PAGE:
Nearly two months ago, we talked about 10 content ideas that generate comments and shares.
Apparently the seventh idea in that blog post (lists) worked because it had 190 comments and a gazillion shares on all of the networks.
The moral of the story? Write lists!
But that’s not my point. In the comments, there were a lot of really good additional ideas and I promised to do a second post (maybe the comments here will get us a third post!).
Without further ado, 10 additional ideas to generate comments and shares.
- Book Reviews. New Spin Sucks friend, Bhaskar Sarma, suggests doing book reviews. He says, “Posts based around a book can be full of win. If that book is a must read in your industry, doing something as simple as summing up the key points or at least doing a review can easily give you 500-700 words. And, if you can tie in the lessons of the book with real world examples, then that’s frosting on top of the cake.”
- The Rant. John McTigue says he loves a good rant, both to read and to write. He says, “I really enjoy a good rant, especially when it’s packed with both humor and enough facts to back up your position. Mostly, I love writing one every now and then. Don’t want to be too much of a whiner, but a well-placed kick in the chops goes a long way with me.”
- Interviews. Michelle Quillin (most of us know her as New England Multimedia) suggests interviews. She says, “Interviews work well, if it’s someone your audience is interested in learning more about. Use the social networks to ask them who they’d like you to talk to and publish the interviews.” This works with audio, video, and written text. Michelle publishes her interviews in one spot so they’re easily found.
- Question of the Week. Everyone knows we do Facebook question of the week on video and both John Falchetto and Jack Steiner suggest it be on the list. John said, “Not only do you cross platforms with YouTube but you answer a question that most of us (ok all of us) have on their mind but are just too dingbat to ask.”
- Education. John Trader suggests going back into our education archives. He says, “Remember when social media was not around? Our education and previous experience can directly tie into how we communicate today. Make comparisons to how businesses used to roll vs. how they roll today and show your audience the similarities or gargantuan differences and the strategies to capitalize on them.”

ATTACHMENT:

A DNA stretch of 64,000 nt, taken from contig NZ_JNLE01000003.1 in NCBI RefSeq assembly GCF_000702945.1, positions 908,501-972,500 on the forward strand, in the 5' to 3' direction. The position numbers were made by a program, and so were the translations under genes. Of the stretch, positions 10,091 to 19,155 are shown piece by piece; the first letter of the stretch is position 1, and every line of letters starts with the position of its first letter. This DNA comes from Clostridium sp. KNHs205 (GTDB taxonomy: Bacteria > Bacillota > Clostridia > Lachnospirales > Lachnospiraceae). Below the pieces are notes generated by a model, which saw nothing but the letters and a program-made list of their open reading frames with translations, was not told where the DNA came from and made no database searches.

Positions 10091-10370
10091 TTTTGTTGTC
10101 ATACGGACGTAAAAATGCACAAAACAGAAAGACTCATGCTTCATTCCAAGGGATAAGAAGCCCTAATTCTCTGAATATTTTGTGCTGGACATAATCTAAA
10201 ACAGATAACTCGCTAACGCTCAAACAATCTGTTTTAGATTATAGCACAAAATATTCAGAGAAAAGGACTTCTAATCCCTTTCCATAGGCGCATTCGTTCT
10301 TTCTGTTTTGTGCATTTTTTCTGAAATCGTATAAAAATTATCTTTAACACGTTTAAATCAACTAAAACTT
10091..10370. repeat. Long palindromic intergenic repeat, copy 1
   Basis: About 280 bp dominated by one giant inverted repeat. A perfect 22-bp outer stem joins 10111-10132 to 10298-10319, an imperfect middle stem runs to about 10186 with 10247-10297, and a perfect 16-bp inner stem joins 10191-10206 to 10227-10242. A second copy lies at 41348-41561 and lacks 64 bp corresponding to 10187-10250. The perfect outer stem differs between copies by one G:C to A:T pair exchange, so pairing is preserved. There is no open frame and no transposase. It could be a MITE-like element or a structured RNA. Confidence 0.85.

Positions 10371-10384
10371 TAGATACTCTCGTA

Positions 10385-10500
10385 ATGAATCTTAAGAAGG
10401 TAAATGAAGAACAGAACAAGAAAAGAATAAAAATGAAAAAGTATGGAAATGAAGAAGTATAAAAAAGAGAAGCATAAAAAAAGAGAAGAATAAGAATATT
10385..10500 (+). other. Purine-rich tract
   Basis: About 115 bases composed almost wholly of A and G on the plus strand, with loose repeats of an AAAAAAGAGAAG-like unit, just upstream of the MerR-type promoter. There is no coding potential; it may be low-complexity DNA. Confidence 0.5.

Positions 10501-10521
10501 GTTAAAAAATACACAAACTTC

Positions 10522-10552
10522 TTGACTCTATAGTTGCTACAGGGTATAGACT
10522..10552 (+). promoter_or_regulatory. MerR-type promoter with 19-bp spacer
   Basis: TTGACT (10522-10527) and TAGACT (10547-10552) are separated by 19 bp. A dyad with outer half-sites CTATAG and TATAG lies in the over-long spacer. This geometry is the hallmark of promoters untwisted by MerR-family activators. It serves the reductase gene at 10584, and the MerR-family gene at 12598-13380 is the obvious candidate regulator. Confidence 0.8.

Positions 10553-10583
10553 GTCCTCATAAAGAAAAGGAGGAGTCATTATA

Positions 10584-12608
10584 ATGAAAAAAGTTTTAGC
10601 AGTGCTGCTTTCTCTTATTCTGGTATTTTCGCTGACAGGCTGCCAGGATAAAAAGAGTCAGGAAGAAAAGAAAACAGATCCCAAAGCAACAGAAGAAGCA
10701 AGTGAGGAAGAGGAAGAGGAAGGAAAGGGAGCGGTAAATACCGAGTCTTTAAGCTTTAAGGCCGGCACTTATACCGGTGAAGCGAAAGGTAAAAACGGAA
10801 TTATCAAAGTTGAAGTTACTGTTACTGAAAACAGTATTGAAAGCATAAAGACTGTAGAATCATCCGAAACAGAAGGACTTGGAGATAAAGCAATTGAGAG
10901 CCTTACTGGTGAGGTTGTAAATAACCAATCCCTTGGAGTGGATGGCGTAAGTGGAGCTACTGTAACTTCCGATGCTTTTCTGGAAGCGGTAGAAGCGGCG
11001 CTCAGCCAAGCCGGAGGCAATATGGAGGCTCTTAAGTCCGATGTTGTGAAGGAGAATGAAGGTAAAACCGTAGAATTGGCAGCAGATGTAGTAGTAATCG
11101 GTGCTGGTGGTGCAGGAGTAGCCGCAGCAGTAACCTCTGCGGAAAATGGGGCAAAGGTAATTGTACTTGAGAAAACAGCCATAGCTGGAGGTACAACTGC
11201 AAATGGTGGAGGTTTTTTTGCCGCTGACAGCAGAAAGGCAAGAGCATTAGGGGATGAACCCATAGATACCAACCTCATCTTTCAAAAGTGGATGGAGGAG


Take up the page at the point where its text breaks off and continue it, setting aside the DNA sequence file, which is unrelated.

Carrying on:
- The Parable. Matt LaCasse suggests the story or parable. He says, “Telling a story to make a point in a post, to me, is an incredibly interesting, and difficult, post to write.” Danny Brown did a nice job with this on his blog about a year ago. He then took those blog posts and combined those them into an eBook.
- The Latest Trends. Jayme Soulati (hot on her addiction to Pinterest; OK, me too) suggests talking about the latest trends. She says, “Let’s not forget the latest trend in XX (we’ll use social media). Like just now, when I took an oldie (Pinterest) and put my spin on it (today, spin doesn’t suck).”
- The Sales Questions. This is one that Marcus Sheridan pounds home on his blog and when he speaks. Write content around the questions you’re asked during sales meeting. Ken Mueller repeats it, “I like to answer questions I hear when I’m in front of clients or prospects. If they’re asking it, I know others are too.”
- Roundup of Voices. Michelle Quillin had a second suggestion with a roundup of voices. She says, “A roundup of voices from across the blogsphere on some topic of interest to your audience. A tip of the hat to Adam Toporek and Kaarina Dillabough for this one! See Adam’s “What Is Customer Service?” and Kaarina’s “Money, Marketing and Monkey Business – The Alphabet Series Continues.”
- The Smarty Pants. Ike Pigott simply sent me his Eleven Words Guaranteed To Generate Killer Search Engine Traffic and Clicks. Go ahead and click on it. I’ll wait.
Now it’s your turn. Let’s see if we can another 10 or more ideas!